even hurtful.” Hurley v. Irish-American Gay, Lesbian and
Bisexual Group of Boston, Inc., 515 U. S. 557, 574 (1995).
   The jury here was instructed that it could hold Westboro
liable for intentional infliction of emotional distress based
on a finding that Westboro’s picketing was “outrageous.”
“Outrageousness,” however, is a highly malleable standard
with “an inherent subjectiveness about it which would
allow a jury to impose liability on the basis of the jurors’
tastes or views, or perhaps on the basis of their dislike of a
particular expression.” Hustler, 485 U. S., at 55 (internal
quotation marks omitted). In a case such as this, a jury is
“unlikely to be neutral with respect to the content of [the]
speech,” posing “a real danger of becoming an instrument
for the suppression of . . . ‘vehement, caustic, and some-
times unpleasan[t]’ ” expression. Bose Corp., 466 U. S., at
510 (quoting New York Times, 376 U. S., at 270). Such a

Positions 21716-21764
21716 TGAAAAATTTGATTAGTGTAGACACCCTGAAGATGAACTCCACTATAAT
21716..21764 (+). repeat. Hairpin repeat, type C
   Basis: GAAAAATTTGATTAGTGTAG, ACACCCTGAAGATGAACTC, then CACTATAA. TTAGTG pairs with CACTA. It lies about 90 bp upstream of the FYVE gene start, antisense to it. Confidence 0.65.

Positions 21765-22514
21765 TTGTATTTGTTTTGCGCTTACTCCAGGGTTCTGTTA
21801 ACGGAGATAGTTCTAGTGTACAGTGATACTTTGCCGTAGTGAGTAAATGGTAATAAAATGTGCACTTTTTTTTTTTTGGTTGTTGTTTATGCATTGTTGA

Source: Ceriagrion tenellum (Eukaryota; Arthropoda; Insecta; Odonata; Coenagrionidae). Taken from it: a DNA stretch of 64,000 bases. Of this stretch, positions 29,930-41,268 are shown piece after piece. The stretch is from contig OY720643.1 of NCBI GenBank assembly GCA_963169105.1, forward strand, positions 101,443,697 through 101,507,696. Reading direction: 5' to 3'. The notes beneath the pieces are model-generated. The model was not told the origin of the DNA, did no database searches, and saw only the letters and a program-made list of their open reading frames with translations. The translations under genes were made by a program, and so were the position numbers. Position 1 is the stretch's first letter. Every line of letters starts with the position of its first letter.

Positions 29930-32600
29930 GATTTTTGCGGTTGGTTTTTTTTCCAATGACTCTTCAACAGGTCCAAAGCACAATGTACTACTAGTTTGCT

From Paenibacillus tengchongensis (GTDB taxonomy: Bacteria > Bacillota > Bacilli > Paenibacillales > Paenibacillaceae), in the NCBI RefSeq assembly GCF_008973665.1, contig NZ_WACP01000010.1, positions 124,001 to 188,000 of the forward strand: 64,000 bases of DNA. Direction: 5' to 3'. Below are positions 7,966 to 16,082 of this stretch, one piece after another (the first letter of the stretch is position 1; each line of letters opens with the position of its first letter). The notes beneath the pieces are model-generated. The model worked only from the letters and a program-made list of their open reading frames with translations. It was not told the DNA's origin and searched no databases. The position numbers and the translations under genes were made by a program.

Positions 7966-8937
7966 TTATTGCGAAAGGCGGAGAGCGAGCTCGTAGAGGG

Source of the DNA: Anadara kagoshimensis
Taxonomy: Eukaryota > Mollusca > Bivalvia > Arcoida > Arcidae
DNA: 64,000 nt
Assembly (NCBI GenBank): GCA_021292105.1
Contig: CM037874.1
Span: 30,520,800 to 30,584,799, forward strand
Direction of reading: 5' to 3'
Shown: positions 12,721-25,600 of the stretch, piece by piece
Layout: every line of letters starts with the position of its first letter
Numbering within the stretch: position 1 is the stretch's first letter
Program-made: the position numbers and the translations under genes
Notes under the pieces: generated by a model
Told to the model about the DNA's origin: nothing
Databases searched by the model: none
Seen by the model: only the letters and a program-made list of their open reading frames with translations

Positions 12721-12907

risk is unacceptable; “in public debate [we] must tolerate
insulting, and even outrageous, speech in order to provide
adequate ‘breathing space’ to the freedoms protected by
the First Amendment.” Boos v. Barry, 485 U. S. 312, 322
(1988) (some internal quotation marks omitted). What
Westboro said, in the whole context of how and where it
                  Cite as: 562 U. S. ____ (2011)            13

                      Opinion of the Court

chose to say it, is entitled to “special protection” under the
First Amendment, and that protection cannot be overcome
by a jury finding that the picketing was outrageous.
   For all these reasons, the jury verdict imposing tort
liability on Westboro for intentional infliction of emotional
distress must be set aside.
                              III
  The jury also found Westboro liable for the state law